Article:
Faccenda Foods currently processes two million chickens a week at its primary processing site in Brackley, before around half of the birds are distributed straight to customers and the other half comes to the Telford site. Once processed and portioned at Telford, where the front half of the chicken would be transported to Dudley for deboning and all retail breast fillet product is produced while the rest of the bird stays at Telford for processing. “Effectively, it’s become a factory with a 26 mile gap,” says Catherine Gormley, General Manager, Portions, at Faccenda Foods. “And between them, they’re processing a million birds a week, which is the current maximum capacity.”

The new investment, once complete, will enable Faccenda Foods to process 1.2 to 1.3 million birds a week immediately on two lines at the Telford site, giving the company an increased 20% capacity thanks to the additional 100,000 square foot expansion. It will also enable the company to bring all their processing to one factory, cutting down on their logistics costs between the two sites. The long-term goal is to eventually process two million birds a week, which the new factory will be able to accommodate. 

“We bought the Telford factory when it was almost brand new 15 years ago as part of an earlier business acquisition,” says Brodie. “The land next to the factory was a key potential source for future expansion and we always intended to extend when the time was right.” And with the current factory at maximum capacity, the decision taken to expand into that space was made last year and the project began last autumn. 

“The new factory was built with a long-term view to keep expanding,” says Gormley. “We’ve made optimal use of the space available with the new factory, because we didn’t want to build a factory and then regret not building it bigger. At the same time, you don’t want to build a great new factory and not have it running at full capacity. We kept building the business until there was a need to expand, and last year the time was right for us.”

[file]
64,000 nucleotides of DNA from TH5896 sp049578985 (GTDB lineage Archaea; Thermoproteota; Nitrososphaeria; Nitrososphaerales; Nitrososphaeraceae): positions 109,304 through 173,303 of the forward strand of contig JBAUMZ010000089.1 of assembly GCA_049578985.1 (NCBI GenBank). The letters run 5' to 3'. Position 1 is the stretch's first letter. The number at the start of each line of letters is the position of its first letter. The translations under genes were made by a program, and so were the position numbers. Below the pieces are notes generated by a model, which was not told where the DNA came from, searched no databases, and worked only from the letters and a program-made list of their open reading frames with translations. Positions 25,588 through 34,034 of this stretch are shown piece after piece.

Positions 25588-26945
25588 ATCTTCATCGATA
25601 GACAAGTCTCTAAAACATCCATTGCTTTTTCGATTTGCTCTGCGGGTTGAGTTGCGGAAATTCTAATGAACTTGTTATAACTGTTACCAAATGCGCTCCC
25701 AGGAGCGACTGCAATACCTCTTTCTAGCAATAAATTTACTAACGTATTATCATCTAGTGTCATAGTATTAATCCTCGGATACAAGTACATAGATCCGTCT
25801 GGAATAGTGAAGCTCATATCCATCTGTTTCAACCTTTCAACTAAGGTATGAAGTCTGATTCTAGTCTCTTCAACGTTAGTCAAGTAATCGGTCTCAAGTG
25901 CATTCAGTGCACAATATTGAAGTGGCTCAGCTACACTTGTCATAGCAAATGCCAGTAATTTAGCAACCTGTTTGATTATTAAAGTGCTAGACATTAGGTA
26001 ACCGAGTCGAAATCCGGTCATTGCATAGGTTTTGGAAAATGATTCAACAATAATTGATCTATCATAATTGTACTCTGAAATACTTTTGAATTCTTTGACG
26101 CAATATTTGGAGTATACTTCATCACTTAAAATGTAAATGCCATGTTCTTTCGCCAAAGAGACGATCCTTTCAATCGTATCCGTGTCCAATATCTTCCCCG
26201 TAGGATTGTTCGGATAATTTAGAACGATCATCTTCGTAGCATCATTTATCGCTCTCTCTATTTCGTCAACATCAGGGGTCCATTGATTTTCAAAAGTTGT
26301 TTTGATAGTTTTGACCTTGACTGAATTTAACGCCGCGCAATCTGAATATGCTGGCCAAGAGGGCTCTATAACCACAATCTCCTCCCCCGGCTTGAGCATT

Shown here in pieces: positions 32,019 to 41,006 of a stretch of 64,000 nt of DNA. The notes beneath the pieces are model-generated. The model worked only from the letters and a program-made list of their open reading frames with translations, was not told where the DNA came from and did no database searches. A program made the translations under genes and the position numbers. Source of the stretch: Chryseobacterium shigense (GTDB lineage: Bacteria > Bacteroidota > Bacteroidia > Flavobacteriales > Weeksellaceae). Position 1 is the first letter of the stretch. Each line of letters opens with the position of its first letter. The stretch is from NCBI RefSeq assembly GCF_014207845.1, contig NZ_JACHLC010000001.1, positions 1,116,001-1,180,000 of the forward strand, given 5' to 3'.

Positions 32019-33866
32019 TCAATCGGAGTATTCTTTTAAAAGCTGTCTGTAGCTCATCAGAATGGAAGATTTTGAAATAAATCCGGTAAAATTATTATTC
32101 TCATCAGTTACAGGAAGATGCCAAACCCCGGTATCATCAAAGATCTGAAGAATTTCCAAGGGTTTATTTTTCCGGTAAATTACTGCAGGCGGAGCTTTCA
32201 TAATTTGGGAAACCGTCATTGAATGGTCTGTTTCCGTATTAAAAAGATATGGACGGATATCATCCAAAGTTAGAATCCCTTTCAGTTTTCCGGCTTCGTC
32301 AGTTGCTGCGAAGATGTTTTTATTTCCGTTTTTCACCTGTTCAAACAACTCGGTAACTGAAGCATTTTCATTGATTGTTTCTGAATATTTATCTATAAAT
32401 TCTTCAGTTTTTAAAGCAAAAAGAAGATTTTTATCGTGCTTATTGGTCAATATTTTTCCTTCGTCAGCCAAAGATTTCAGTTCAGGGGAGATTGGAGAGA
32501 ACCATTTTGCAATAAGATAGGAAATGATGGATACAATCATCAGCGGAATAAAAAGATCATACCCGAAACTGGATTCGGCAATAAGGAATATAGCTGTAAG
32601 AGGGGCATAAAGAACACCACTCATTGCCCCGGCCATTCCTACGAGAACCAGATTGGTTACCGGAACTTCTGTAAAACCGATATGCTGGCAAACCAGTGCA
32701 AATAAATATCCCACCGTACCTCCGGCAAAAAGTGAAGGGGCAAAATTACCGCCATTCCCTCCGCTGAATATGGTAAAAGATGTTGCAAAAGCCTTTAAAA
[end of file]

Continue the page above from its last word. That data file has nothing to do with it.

The fully operational factory will see all on-line processes will transfer to the newer building, or the East Building, while in the current factory, or West Building, will be the products that require further processing. This of course means that the Dudley site will become vacant, but that fits with Faccenda Foods’ requirements as the company is expanding their convenience brand, the ready-to-cook products that are currently being processed with a third party, but the newly available space will allow Faccenda Foods to bring all that processing under their own roof and use their own factory. Their ready-to-cook meals enable consumers to cook chicken without handling the raw meat as it is cooked within a pack, with a variety of flavours. 

Cutting out the transportation between the two factories also allows Faccenda Foods to be more environmentally responsible by taking lorries off the road and lowering their haulage quota. 

Relocating and recruiting

In total, around 300 new jobs will be created at the new factory and the company has plan for a further 150 positions to be created in the new future, which would take their staff number to around 1,000. “Initially, it’s important for us to help relocate as many current employees from the Dudley site to the Telford site,” says Gormley. “We have been fortunate to work with a loyal and committed workforce and we want, where possible, for them to continue with us, so far we have had a great response and many of our existing employees are transferring to the new site. We still have a recruitment need as we need to plan for growth and we have been working locally on recruitment and are delighted with results to date.”